A former southwest suburban junior high school teacher and basketball coach was sentenced to 24 months probation Thursday after she admitted to having sexual contact with two of her former students.
Cook County Judge Kerry Kennedy called the case one of the worst he dealt with and warned Cara Labus that she wouldn’t want to be back in front of him for violating her probation.
“Ms. Labus, you are a predator,” the judge said bluntly after Labus pleaded guilty to two counts of aggravated battery.
Labus, 36, spoke softly in one-word answers when questioned during the online hearing but declined to make a statement.
Labus first met her victims — sisters — when she was their basketball coach at Jerling Junior High School in Orland Park. After the siblings graduated, Labus’ relationship with the pair turned sexual, prosecutors said.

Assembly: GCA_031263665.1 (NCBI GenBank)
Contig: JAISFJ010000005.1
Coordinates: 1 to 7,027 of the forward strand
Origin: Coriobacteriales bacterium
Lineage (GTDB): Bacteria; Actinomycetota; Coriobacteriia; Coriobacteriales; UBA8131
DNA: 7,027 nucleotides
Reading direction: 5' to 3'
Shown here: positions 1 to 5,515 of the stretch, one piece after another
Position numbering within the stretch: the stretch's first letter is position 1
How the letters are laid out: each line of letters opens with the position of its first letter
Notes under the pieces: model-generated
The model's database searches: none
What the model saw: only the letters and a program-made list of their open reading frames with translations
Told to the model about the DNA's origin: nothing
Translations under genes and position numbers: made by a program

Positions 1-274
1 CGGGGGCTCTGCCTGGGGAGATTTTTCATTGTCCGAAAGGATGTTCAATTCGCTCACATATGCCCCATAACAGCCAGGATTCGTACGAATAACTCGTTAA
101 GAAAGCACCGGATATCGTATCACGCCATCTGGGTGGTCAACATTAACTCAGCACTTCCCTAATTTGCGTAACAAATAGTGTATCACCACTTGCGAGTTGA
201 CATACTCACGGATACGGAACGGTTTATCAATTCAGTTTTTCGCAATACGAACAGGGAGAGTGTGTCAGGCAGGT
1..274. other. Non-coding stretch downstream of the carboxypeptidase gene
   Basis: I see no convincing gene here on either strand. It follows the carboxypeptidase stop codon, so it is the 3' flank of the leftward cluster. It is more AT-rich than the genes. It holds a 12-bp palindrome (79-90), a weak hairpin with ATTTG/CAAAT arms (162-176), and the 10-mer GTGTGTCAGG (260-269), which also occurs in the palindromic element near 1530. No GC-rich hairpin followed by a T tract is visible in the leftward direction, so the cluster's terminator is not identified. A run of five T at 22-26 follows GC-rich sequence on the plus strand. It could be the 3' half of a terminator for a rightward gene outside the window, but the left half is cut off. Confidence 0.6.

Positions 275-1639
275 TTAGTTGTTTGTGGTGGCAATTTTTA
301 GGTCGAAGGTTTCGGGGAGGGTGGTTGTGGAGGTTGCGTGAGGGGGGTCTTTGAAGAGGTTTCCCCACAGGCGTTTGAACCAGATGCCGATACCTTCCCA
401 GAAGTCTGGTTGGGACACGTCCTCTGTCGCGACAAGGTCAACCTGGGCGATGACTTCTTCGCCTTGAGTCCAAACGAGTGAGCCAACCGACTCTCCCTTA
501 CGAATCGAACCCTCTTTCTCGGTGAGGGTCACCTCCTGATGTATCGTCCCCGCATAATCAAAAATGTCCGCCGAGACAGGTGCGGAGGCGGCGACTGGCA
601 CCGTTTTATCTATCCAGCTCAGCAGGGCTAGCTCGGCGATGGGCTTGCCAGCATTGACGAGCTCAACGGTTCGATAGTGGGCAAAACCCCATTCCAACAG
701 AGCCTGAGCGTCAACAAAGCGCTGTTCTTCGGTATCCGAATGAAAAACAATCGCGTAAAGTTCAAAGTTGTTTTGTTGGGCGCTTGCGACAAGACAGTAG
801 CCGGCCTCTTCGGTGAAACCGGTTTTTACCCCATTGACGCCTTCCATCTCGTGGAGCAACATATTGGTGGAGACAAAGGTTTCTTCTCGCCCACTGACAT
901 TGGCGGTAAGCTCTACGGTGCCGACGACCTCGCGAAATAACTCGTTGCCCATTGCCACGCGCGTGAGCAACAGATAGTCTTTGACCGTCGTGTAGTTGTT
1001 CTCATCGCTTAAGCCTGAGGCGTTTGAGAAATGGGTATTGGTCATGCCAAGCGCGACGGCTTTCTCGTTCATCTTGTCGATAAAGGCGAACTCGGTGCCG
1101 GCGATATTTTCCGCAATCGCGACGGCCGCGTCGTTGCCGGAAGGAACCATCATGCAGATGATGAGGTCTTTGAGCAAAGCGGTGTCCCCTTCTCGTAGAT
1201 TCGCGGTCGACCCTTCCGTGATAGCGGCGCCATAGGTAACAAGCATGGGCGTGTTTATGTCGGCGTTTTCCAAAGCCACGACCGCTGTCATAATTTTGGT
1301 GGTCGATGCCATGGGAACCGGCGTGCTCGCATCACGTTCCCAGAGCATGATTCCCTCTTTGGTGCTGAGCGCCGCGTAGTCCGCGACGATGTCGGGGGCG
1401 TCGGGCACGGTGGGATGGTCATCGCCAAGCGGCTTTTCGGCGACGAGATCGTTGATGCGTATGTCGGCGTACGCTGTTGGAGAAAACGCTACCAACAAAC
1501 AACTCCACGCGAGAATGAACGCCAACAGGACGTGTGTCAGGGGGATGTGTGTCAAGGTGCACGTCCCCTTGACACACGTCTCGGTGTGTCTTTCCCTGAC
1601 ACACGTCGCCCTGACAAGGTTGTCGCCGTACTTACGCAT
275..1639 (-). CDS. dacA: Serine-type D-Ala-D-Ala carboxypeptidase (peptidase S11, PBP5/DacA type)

The sexual abuse took place between 2008 when the girls were 14 to 2014 when they reported the crimes, prosecutors said.
The sisters, in a victim-impact statement read aloud in court, cast Labus as a manipulative predator who befriended them as they reeled from their father’s suicide.
Labus was charged with aggravated criminal sexual abuse in 2015 when she was working at a school in Joliet. The charge was later reduced to aggravated battery as part of her plea agreement with prosecutors.
Labus, who lives in Joliet, will have to complete a sex offender probation program, but will not have to register as a sex offender, a spokeswoman for the state’s attorney’s office said.
A victim’s advocate at Thursday’s hearing said the sisters have accepted the plea agreement but said that they partly did because Labus would likely not have faced prison time because she would have received credit for time served while on electronic monitoring as she awaited trial.
It had also been five years since the attacks, the advocate said, and the victims were ready to move on.
Both sisters, now adults, said that Labus’ abuse has had lasting impact, causing them to struggle with mental health issues, drugs, and their ability to trust people.
“A teacher and coach is supposed to protect kids, not abuse them,” one of the victims said in her statement.
“I will not let my abuse define me,” the woman wrote. “I will let it define you.”